William Binney, the former chief of research, the National Security Agency’s signals intelligence division, describes this situation that we are in now as “turnkey totalitarianism,” that the whole system of totalitarianism has been built—the car, the engine has been built—and it’s just a matter of turning the key. And actually, when we look to see some of the crackdowns on WikiLeaks and the grand jury process and targeted assassinations and so on, actually it’s arguable that key has already been partly turned. The assassinations that occur extra-judicially, the renditions that occur, they don’t occur in isolation. They occur as a result of the information that has been sucked in through this giant signals interception machinery.

That’s a strong statement, but I don’t think it is an exaggeration.   Watch the interview and decide for yourself.  The key parts are between the 10th and 20th minute and after the 32nd minute.   Or click on Julian Assange on Wikileaks, Bradley Manning and the Emerging Surveillance State and read the transcript.

Retracing Julian Assange’s trail in Sweden

July 30, 2012

The Four Corners investigative team of Australia’s ABC broadcasting network tried to retrace Julian Assange’s steps during the time he is accused of having abused two women in Sweden.  They showed that there are many questionable things about the charges, and that there are good reasons why he fears being extradited to Sweden, although exactly what happened remains a mystery.

Click on Sex, Lies and Julian Assange for the video, a transcript and links to additional information.  If you viewed the video above, I recommend you click on this link and then the link to the sidebar showing an interview with Claes Borgstrom, the lawyer for Anna Ardin and Sofia Wilen, the two alleged victims.

Click on Wikileaks: the Forgotten Man for the Four Corners report on the Bradley Manning case.

Click on The Wikileaks Interviews for Four Corners’ in-depth interviews with eight key figures in the Bradley Manning Case.

These Four Corners links have further links to further information and updates in the Julian Assange and Bradley Manning cases.

Bradley Manning, an American hero

June 22, 2012

This documentary, aired on Australian television last week, gives good background on the Bradley Manning case and its connection with the campaign against Julian Assange and WikiLeaks.  It is 45 minutes long, but well worth watching.

To me Bradley Manning is an American hero.  He is risking his life to uphold, protect and defend the Constitution of the United States against all enemies, foreign and domestic.  Under any constitutional government, nobody is below the protection of the law and nobody is above the obligation to obey the law.  There is no obligation to cover up crimes simply because the criminal actions were committed by somebody above you in the chain of command.

I have heard people say that Bradley Manning has no right to reveal “our” secrets.  They aren’t my secrets.  They are secrets being kept from me.  It is not a question of revealing U.S. military secrets to the nation’s enemies.  It is a question of revealing the truth about the U.S. government’s actions to the American people, and the people of the world.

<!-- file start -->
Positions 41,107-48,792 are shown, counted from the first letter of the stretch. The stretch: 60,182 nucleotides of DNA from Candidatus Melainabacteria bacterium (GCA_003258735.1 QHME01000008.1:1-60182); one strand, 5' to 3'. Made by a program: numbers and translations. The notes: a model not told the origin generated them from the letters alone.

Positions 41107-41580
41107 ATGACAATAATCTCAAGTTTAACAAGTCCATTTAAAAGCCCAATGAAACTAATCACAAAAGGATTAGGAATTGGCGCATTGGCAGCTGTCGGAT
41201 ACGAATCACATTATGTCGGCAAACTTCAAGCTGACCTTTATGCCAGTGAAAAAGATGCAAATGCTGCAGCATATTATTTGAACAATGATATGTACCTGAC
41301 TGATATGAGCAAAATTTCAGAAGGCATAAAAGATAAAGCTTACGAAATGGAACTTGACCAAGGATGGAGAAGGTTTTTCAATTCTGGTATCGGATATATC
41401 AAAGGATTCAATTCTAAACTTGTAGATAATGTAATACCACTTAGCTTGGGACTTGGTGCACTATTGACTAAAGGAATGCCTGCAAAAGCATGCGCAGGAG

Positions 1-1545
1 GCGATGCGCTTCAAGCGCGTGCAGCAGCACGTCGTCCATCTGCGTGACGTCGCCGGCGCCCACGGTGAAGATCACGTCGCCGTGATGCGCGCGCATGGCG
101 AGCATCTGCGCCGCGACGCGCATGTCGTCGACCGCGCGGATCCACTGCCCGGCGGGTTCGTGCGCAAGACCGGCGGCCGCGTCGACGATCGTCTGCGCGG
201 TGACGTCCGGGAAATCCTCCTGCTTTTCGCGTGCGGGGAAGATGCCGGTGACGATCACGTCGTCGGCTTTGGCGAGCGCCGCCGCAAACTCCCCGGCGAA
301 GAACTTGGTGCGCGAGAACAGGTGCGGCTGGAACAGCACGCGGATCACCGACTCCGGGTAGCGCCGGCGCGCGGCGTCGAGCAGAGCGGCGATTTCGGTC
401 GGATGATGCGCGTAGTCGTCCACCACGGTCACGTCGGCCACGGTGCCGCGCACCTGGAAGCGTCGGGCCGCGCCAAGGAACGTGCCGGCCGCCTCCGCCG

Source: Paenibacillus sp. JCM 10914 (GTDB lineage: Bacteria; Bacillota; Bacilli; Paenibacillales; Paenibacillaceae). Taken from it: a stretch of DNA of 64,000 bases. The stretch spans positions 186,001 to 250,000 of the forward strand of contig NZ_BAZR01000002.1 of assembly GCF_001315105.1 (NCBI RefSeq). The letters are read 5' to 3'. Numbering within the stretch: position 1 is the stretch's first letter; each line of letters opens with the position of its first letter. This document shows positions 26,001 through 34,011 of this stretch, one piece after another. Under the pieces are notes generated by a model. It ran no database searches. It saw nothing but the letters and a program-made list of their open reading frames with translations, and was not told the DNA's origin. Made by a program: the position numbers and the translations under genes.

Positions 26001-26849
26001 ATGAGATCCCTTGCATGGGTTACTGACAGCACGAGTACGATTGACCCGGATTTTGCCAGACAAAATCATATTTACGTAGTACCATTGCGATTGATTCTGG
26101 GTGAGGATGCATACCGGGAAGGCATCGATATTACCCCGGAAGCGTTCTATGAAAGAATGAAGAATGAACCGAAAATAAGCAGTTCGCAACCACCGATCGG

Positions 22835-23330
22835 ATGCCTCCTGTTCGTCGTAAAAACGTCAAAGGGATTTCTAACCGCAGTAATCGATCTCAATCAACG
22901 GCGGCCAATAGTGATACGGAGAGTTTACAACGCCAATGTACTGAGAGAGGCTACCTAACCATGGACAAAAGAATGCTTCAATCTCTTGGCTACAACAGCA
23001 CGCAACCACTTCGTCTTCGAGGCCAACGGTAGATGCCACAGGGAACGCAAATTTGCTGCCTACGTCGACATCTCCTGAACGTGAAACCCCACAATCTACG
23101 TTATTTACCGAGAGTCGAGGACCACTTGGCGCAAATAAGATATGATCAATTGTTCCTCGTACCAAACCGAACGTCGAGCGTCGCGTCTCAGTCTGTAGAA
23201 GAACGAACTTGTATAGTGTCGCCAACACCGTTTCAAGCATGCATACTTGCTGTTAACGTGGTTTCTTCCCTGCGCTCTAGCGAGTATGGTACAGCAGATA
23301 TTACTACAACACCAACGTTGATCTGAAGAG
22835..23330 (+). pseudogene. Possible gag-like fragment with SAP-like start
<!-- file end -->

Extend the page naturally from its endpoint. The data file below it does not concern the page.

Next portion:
Defending Bradley Manning

March 2, 2012

Click on United States vs. Manning & Assange for a transcript of this interview on the Real News Network.

Is Bradley Manning the real criminal?

December 18, 2011

This program aired on the Real News Network last Wednesday, and is based on a documentary that was on German television about 10 months ago.

My morning newspaper carried an Associated Press dispatch saying that material in the video may not have been classified information.

During its cross-examination of [Special Agent Toni] Graham [an Army criminal investigator], Manning’s defense team … sought to convince the court that not all the material he is accused of leaking is classified.

Graham, who collected evidence from Manning’s living quarters and workplace, testified that among the items seized was a DVD marked “secret” that contained a military video showing the 2007 incident in which Apache attack helicopters gunned down unarmed men in Iraq.

[Major Matthew] Kemkes, one of Manning’s lawyers, asked Graham whether she knew the video was unclassified.  She said she didn’t.  “In fact, it was an unclassified video,” Kemkes said.

At the time the video was posted by WikiLeaks, the Pentagon called it a breach of national security and it was believed to be a secret.

There is nothing in the Apache helicopter video that was unknown to the people of Iraq and their neighbors.  They knew very well how war was waged in Iraq.  The people that the American government didn’t want to see the video were the people of the United States.  The secrecy was aimed at us.

Manning is accused of releasing a great deal of other material, some of which really is classified as confidential or secret.  An estimated 2.5 million personnel reportedly had access to that material.  If so, it can’t have been all that secret.

It should be noted that the program refers to conditions under which Manning was then being held at the Marine Corps station at Quantico.  Subsequently he was moved to Fort Leavenworth and held under more humane conditions.  And Manning is no longer in jeopardy of the death penalty, although if convicted he could be sentenced to life imprisonment.  So there has been some improvement in his situation since the program was made.